Pilot error suspected in Guatemala crash
December 22, 1999
GUATEMALA CITY (Reuters) -- Pilot error appears to be the cause of the crash of a Cuban jet that skidded off the end of the runway at Guatemala City's airport, killing 26, officials said.
The DC-10, chartered by Cuban national airline Cubana de Aviacion, slammed into houses Tuesday in the poor La Libertad neighborhood after overrunning the airport runway. Several of those killed were on the ground.
Among the victims was Cuban pilot Jorge Toledo, who had more than 35 years of flying experience.
Officials said Wednesday that eyewitnesses reported that Toledo landed the aircraft midway down the runway -- leaving insufficient space to halt the plane.
"From the testimony we have so far, we believe the pilot did not use enough of the runway, landed halfway down and did not have enough time to stop the airplane," Peter Zimeri, director of Guatemala's Civil Aviation Authority, told reporters.
"It was the pilot's first flight to the country. Five days before he had done a recognizance flight, but not as the pilot," he said.
Zimeri said the probe into the crash had just begun and added that no final determination on the cause could yet be made.
The plane, leased by Cubana from French airline AOM, was carrying 296 passengers and 18 crew. Passengers included 276 Guatemalan students attending Cuba's Latin American Medical School and other Cuban universities. At least one of the Guatemalan students was killed.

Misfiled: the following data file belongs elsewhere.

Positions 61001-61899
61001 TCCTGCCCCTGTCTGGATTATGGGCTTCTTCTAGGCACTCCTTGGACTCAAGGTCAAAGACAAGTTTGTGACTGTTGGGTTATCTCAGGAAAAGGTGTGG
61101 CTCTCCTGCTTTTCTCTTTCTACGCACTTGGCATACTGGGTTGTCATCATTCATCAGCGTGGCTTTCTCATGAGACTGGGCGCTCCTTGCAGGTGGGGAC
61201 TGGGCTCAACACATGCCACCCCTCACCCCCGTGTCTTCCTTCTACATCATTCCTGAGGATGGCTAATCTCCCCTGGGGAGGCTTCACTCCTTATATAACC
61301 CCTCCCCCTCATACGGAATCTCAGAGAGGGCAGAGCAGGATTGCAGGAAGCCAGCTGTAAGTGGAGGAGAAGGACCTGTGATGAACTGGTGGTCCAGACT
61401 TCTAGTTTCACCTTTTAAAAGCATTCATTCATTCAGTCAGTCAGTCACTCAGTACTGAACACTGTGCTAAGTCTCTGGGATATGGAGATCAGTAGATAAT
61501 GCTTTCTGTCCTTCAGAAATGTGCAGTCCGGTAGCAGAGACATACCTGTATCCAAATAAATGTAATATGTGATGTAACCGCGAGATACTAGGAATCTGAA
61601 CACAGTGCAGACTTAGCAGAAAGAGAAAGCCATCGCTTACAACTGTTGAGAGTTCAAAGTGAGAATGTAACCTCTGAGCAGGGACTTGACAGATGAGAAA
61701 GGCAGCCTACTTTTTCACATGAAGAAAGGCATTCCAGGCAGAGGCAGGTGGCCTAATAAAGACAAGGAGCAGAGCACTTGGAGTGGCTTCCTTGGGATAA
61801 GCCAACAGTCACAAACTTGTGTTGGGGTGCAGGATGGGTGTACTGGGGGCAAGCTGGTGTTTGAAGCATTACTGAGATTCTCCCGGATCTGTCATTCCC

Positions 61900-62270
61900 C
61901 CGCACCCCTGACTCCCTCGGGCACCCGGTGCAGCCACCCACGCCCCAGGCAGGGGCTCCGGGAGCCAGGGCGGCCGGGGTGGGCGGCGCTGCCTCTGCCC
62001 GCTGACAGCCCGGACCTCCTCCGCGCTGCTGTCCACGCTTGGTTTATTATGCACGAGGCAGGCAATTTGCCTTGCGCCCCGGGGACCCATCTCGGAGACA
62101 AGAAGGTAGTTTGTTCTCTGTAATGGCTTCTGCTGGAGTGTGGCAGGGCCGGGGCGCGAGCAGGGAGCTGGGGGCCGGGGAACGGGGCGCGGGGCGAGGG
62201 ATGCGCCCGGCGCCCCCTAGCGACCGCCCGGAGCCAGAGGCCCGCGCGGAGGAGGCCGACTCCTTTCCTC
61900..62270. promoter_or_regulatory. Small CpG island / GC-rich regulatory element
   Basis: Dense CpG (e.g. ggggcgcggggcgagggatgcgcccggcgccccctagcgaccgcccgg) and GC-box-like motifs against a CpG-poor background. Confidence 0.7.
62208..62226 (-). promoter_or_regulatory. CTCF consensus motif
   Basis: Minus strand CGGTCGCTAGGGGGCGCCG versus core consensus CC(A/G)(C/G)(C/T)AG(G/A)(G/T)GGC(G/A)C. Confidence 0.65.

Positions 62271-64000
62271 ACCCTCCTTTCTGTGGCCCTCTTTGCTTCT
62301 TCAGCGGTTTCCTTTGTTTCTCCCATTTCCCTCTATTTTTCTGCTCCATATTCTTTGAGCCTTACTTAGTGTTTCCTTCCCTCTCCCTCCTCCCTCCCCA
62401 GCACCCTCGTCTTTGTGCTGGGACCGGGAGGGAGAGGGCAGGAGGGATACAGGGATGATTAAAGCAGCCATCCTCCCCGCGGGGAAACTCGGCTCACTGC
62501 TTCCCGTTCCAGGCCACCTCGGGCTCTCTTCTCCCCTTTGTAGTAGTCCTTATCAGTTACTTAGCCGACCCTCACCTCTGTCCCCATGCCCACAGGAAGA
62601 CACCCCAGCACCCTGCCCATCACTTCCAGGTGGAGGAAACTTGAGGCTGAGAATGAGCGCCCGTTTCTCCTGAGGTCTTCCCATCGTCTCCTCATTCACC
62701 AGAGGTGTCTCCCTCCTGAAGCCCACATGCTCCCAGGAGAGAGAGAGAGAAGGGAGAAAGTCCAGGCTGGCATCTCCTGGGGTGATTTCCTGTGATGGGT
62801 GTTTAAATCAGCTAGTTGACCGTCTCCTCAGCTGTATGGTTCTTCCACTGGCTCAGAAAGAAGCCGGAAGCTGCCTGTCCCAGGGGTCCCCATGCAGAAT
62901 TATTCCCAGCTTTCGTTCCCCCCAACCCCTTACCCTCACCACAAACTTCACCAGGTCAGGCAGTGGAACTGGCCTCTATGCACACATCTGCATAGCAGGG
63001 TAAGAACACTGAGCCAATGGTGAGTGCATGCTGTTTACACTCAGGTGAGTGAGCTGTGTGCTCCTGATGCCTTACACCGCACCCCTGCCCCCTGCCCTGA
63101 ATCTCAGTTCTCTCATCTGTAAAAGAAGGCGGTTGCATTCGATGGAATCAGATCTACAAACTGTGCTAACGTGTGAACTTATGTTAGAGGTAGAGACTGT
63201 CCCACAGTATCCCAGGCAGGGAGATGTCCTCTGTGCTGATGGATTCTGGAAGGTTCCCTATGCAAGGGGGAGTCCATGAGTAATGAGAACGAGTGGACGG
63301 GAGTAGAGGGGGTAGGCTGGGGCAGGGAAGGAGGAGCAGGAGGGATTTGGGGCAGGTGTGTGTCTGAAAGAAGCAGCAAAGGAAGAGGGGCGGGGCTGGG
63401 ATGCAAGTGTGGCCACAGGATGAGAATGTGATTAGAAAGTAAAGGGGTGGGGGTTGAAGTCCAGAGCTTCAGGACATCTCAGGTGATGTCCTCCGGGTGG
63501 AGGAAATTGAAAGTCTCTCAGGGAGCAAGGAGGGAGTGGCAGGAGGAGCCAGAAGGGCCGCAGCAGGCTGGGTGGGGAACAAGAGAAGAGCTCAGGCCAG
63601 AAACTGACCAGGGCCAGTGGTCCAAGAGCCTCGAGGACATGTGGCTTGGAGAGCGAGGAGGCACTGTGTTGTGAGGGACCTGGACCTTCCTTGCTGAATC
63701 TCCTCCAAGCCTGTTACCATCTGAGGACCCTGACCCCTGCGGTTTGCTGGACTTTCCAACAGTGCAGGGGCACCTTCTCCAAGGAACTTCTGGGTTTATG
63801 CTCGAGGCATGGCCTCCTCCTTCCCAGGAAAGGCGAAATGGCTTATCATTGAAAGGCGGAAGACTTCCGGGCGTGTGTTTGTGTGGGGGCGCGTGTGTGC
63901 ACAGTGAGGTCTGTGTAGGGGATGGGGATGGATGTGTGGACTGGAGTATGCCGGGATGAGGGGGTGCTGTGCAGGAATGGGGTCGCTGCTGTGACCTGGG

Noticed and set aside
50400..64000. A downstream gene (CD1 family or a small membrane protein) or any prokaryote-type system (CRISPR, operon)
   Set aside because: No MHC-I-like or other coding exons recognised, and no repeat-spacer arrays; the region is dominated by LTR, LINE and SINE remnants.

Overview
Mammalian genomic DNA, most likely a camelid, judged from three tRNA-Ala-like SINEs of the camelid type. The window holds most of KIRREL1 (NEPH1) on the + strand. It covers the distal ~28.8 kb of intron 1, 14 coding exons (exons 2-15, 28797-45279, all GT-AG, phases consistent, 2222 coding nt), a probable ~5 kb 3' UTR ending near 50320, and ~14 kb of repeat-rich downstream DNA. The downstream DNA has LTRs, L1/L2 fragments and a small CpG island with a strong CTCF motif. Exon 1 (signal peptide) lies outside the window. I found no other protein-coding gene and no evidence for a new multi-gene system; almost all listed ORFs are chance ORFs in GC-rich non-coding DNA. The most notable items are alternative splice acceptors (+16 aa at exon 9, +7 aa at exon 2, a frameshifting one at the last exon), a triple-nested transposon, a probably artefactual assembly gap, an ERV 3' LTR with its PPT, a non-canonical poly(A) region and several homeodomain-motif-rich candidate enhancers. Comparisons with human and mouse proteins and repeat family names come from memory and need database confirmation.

More than 70 people were injured in the crash.
In addition to Guatemalan authorities, some 20 Cuban investigators arrived late Tuesday to look into the crash. Officials from the U.S. National Transportation Safety Board and McDonnell Douglas, the plane's U.S. manufacturer, also are at the scene.
McDonnell Douglas was acquired by Boeing Co. in 1997.
Zimeri said the plane's flight data recorder had been recovered and was being sent Wednesday to Washington for review.
The crash was one of the worst aircraft accidents in Guatemala's history.
The crash renewed calls for relocating La Aurora Airport. The airport is set on the edge of a plateau, with the La Libertad neighborhood lying just below it at the end of the runway.
Miriam Duran returned to her house Wednesday to find it reduced to a pile of rubble mixed with pieces of the airplane.
"God is great, my two daughters were able to save themselves, and nobody died in my house," she said.
The neighborhood had been hit before. On April 28, 1995, a DC-8 cargo plane overshot the runway and smashed into a house in La Libertad, killing six people.
And in April 1993, a TACA Airlines Boeing 767 jet ran off a rain-slicked runway at the same airport and crashed into nearby houses. There were no serious injuries.
"For the safety of passengers and the residents of Guatemala City, the relocation of the airport cannot be postponed," the daily Siglo Veintiuno said in an editorial Wednesday.
Copyright 1999 Reuters Limited. All rights reserved.
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